But the on-line stuff is still a bit gray to me. I know that adults have money and power to lure the kid, and the article addresses that, but it also raises some (unintentional, I believe) questions about civil liberties on-line.

Did anyone read this story?

The Spirit of Christmas

posted by on December 21 at 1:41 PM

John Michael Snyder, public affairs director of the Citizens Committee for the Right to Keep and Bear Arms (CCFTRTKABA, presumably) sent this Christmas card to his friends, including President Bush.


(Via Oliver Willis.)

Canada: Looking Better All the Time

posted by on December 21 at 1:11 PM

Group sex is now legal in Canada.

Group sex among consenting adults is neither prostitution nor a threat to society, the Supreme Court of Canada ruled on Wednesday as it lifted a ban on so-called ”swingers” clubs.

Paul Theroux is Almost Right

posted by on December 21 at 1:04 PM

As Theroux points out in this article, Africa suffers from a very bad case of brain drain. Case in point: I, an English lecturer, work here at this American paper; my sister, a lawyer, works over my head; my father, an economist, now lives down the road from this office; my aunt, an accountant, lives in Greenwood; my cousin, an electrical engineer, works downtown; my other cousin, a corporate accountant, works in Bellevue, and so on and so forth. The article’s main wrong is the comparison that’s made between Bono and a famous character in Dicken’s Bleak House, mad Mrs Jellyby. That is nothing but a cheap (literary) shot.

Seattle’s Smaller Weekly Watch

posted by on December 21 at 12:59 PM

For the week of December 22-28, 2005:

Seattle Weekly: 108
The Stranger: 108

It’s a tie—sort of. It’s a regular issue for The Stranger and a special issue for the Weekly. Their fourth or fifth or forty-third gift guide should, by all rights, be larger than our regular issue, but it is not. So while we’ve tied this week, it still feels like a victory.

John Longenbaugh Sighting of the Day

posted by on December 21 at 12:41 PM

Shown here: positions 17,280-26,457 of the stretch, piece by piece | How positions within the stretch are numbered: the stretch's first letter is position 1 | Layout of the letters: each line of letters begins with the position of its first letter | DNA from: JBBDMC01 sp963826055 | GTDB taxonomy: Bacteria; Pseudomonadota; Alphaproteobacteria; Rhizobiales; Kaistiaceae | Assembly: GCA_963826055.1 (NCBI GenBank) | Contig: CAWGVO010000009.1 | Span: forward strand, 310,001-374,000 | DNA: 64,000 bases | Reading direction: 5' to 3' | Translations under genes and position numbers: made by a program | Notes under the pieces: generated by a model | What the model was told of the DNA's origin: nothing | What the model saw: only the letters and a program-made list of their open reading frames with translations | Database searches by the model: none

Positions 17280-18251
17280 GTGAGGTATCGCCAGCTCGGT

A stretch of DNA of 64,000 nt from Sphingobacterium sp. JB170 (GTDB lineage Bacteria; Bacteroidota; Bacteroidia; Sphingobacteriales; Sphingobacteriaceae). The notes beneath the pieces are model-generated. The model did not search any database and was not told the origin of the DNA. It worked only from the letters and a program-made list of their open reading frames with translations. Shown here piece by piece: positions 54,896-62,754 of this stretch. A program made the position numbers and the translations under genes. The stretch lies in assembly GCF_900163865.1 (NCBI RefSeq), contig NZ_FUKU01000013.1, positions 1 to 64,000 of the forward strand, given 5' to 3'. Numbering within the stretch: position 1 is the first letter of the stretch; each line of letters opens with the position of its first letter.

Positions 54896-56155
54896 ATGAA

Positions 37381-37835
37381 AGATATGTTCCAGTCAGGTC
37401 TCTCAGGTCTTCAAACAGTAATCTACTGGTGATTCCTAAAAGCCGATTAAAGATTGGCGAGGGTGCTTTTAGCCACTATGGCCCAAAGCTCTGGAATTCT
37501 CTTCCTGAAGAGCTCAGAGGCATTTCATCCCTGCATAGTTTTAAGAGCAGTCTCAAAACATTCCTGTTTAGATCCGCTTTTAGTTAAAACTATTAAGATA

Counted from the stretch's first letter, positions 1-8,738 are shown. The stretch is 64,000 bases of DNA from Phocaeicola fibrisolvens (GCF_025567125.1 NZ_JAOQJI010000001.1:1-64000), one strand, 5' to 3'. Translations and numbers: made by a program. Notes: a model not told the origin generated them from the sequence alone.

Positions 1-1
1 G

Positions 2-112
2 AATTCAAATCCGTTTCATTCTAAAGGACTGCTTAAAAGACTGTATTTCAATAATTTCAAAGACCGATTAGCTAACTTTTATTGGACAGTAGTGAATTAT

Standing on the corner of Broadway and John. Under the Rite Aid marquee. Maybe waiting for a bus. At 9:31 AM this morning. Spotted me across the street, where I was waiting for the light to change. Looked stricken. Suddenly thought of a reason to rush into Rite Aid.

Consensual Ejaculation

posted by on December 21 at 12:30 PM

Yes, yes, speculation about impeachable crimes committed by despised elected officials is very exciting.

But let’s not forget speculation about lesser crimes, such as the alleged assault-by-ejaculation reported by Court TV.

Details: A female receptionist in Houston is suing her former boss for assault and battery and intentional infliction of emotional distress after he allegedly launched his pudding onto her. As the civil suit states, “Plaintiff was sitting at her desk doing the work she was given earlier that day when Mr. Garcia came up behind her. He asked the plaintiff to turn around, and when she did, defendant proceeded to ejaculate onto her and her clothing. Mr. Garcia apologized and stated that he did not mean to do that.”

Regarding his alleged exposed penis and vandalism ejaculation, Mr. Garcia contends that every last spurt was consensual, and plans to plead not guilty to the misdemeanor indecent exposure charge that’s been filed against him.

As for the unlucky receptionist: Her attorney tells Court TV that she’s been in therapy since allegedly being ejaculated upon. Full story here.

Former Clinton Official Says Bush Isn’t Breaking Law

posted by on December 21 at 12:15 PM

John Schmidt, associate attorney general under President Clinton from 1994 to 1997, filed this pro-spying editorial in today’s Chicago Tribune.

Charles Mudede asks

posted by on December 21 at 11:40 AM

Where has all the laughter gone when it comes to hiphop?

Osama & George

posted by on December 21 at 11:22 AM

Who knew that George W. Bush and Osama bin Laden had so much in common?

Bin Laden may be unable to command, Rumsfeld says

Maria Cantwell: Linked to Al Qaeda

posted by on December 21 at 11:17 AM

Quick, someone wiretap this woman too.

Cantwell just led a successful filibuster threat on this vote, stalling a Republican attempt to open ANWR for drilling.

Sullivan & Frizzelle

posted by on December 21 at 11:12 AM

Andrew Sullivan agrees with Christopher Frizzelle about Brokeback Mountainhe liked the short story better.

BROKEBACK: I saw it last night. Maybe my hopes were too high, but the movie didn’t quite sustain itself for the time it took, I felt. The short story accomplished it all with more concision and thereby with more punch. But the movie, as you’d expect with Ang Lee, had enormous integrity. Heath Ledger was magnificent in his indirection - this was a rare movie in which the anguish of the outwardly conforming, “straight-acting” gay man was exposed in all its raw pain….

The Flyers vs. the Old Farts

posted by on December 21 at 11:12 AM

Seattle isn’t the only city that’s had to deal with officials who make it their duty to criminalize posting flyers for shows. San Francisco is dealing with the issue in a serious way (scroll down past the Cat Power paragraph to get the story).

Nancy Pelosi: Linked to Al Qaeda

posted by on December 21 at 11:00 AM

Quick, someone wiretap this woman.

A Gloomy ‘06?

posted by on December 21 at 10:43 AM

Over at Instapundit there’s talk of the ‘06 elections being like the ‘02 elections, when the Republicans reinforced their stranglehold in Washington. As one reader emails: